Simulating social and economic specialization in small-scale agricultural societies

Denton Cockburn, Stefani A. Crabtree, Ziad Kobti, Timothy A. Kohler, R. Kyle Bocinsky

    Research output: Contribution to journalArticlepeer-review

    Abstract

    We introduce a model for agent specialization in small-scale human societies that incorporates planning based on social influence and economic state. Agents allocate their time among available tasks based on exchange, demand, competition from other agents, family needs, and previous experiences. Agents exchange and request goods using barter, balanced reciprocal exchange, and generalized reciprocal exchange. We use a weight-based reinforcement model for the allocation of resources among tasks. The Village Ecodynamics Project (VEP) area acts as our case study, and the work reported here extends previous versions of the VEP agent-based model ("Village"). This model simulates settlement and subsistence practices in Pueblo societies of the central Mesa Verde region between A.D. 600 and 1300. In the base model on which we build here, agents represent households seeking to minimize their caloric costs for obtaining enough calories, protein, fuel, and water from a landscape which is always changing due to both exogenous factors (climate) and human resource use. Compared to the baseline condition of no specialization, specialization in conjunction with barter increases population wealth, global population size, and degree of aggregation. Differences between scenarios for specialization in which agents use only a weight-based model for time allocation among tasks, and one in which they also consider social influence, are more subtle. The networks generated by barter in the latter scenario exhibit higher clustering coefficients, suggesting that social influence allows a few agents to assume particularly influential roles in the global exchange network.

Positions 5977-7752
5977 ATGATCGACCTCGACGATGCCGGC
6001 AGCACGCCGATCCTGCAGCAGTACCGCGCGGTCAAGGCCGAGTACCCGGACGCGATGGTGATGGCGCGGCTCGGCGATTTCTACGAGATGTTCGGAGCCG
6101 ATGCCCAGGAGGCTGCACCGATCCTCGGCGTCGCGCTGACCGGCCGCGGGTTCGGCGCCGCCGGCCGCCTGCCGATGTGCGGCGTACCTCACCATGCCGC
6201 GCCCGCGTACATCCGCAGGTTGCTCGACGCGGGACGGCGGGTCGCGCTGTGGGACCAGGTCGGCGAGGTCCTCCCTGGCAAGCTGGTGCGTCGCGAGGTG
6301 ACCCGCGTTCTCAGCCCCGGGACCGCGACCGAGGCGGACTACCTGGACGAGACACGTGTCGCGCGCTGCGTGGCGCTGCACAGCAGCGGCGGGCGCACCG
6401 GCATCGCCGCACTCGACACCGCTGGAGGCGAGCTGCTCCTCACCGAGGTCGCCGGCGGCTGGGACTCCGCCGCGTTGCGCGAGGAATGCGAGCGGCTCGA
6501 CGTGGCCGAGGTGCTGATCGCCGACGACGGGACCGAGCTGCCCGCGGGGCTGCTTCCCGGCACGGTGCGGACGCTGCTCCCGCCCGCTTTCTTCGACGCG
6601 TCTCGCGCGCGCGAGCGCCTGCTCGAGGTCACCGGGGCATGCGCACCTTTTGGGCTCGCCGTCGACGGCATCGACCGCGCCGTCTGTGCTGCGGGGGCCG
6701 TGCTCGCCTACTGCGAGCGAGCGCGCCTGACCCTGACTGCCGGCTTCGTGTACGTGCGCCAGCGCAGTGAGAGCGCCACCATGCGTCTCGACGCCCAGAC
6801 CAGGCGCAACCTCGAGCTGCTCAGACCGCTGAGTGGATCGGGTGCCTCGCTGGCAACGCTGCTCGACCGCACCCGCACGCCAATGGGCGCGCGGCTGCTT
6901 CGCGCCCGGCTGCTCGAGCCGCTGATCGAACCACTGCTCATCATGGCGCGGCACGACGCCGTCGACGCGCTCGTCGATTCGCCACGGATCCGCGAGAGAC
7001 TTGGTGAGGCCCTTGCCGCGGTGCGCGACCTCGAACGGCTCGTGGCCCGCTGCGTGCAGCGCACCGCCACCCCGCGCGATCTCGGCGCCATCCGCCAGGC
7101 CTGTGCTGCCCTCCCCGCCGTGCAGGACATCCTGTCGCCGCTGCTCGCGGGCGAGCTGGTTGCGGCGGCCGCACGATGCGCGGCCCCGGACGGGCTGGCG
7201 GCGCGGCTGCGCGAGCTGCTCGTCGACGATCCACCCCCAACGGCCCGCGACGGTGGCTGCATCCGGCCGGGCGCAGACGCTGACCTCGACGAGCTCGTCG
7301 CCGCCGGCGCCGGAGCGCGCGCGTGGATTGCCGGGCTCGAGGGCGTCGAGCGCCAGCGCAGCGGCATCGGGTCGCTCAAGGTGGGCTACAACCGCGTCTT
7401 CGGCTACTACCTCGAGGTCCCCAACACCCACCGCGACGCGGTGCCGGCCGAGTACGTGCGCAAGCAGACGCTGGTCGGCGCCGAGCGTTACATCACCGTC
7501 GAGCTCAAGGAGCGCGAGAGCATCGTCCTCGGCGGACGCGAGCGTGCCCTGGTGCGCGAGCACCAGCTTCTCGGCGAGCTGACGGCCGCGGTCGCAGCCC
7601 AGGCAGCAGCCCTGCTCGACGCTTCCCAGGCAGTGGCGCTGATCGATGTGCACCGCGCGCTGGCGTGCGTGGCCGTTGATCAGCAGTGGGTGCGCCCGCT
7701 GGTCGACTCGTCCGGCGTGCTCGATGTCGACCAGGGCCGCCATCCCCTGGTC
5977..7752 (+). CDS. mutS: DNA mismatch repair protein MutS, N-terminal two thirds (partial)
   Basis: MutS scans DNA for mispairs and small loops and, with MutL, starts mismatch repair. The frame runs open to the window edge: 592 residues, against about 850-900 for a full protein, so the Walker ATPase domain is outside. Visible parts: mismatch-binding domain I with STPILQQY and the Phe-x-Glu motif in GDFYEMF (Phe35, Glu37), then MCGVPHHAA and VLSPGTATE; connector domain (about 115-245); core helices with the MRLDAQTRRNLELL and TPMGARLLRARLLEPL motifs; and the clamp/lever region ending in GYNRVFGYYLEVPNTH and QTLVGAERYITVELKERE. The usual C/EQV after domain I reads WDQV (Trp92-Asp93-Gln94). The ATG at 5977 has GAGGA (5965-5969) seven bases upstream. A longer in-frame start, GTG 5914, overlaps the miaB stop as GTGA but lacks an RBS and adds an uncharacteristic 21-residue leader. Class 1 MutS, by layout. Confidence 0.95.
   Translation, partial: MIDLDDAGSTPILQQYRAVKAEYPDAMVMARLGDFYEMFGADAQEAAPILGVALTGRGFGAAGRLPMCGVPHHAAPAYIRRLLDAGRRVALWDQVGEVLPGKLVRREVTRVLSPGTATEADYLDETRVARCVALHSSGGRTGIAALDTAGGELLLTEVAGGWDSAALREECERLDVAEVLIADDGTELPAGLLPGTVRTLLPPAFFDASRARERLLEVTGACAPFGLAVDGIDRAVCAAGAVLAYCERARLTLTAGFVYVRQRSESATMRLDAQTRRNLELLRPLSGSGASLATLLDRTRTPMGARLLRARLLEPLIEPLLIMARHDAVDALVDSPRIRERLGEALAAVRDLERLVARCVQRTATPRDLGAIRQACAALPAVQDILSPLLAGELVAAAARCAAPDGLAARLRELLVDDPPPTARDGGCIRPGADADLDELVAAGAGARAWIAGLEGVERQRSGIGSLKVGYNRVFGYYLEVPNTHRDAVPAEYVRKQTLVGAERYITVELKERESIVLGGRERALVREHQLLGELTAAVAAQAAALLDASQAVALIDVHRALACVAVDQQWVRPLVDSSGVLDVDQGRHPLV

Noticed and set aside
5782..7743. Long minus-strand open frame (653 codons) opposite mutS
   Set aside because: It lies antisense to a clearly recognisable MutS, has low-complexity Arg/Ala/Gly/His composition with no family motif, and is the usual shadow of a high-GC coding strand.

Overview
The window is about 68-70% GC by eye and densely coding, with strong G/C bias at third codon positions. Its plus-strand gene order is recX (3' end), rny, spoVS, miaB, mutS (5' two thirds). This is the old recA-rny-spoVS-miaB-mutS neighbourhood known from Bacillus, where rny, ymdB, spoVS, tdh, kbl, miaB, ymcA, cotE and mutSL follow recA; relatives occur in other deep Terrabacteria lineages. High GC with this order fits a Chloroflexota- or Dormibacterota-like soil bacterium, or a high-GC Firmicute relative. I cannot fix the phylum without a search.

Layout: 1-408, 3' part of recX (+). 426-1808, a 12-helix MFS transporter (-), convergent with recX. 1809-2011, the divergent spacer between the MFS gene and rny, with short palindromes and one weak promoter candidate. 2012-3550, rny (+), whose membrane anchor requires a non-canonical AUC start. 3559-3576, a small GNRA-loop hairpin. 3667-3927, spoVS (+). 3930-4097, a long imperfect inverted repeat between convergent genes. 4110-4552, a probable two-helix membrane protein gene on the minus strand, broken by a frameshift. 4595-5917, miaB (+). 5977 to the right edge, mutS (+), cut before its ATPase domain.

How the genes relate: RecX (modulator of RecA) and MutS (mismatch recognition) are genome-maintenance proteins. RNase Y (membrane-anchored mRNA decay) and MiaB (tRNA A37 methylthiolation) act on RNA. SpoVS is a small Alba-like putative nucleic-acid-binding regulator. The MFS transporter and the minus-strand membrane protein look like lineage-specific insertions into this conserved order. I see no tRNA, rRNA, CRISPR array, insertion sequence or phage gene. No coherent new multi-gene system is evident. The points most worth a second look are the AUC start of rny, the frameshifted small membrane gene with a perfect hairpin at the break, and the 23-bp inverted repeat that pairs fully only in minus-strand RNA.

Original languageEnglish
    JournalJASSS
    Volume16
    Issue number4
    DOIs
    StatePublished - 2013

    Keywords

    • Agent-based modeling
    • Archaeology
    • Barter
    • Models of social influence
    • Social networks
    • Specialization

    Fingerprint

    Dive into the research topics of 'Simulating social and economic specialization in small-scale agricultural societies'. Together they form a unique fingerprint.

    Cite this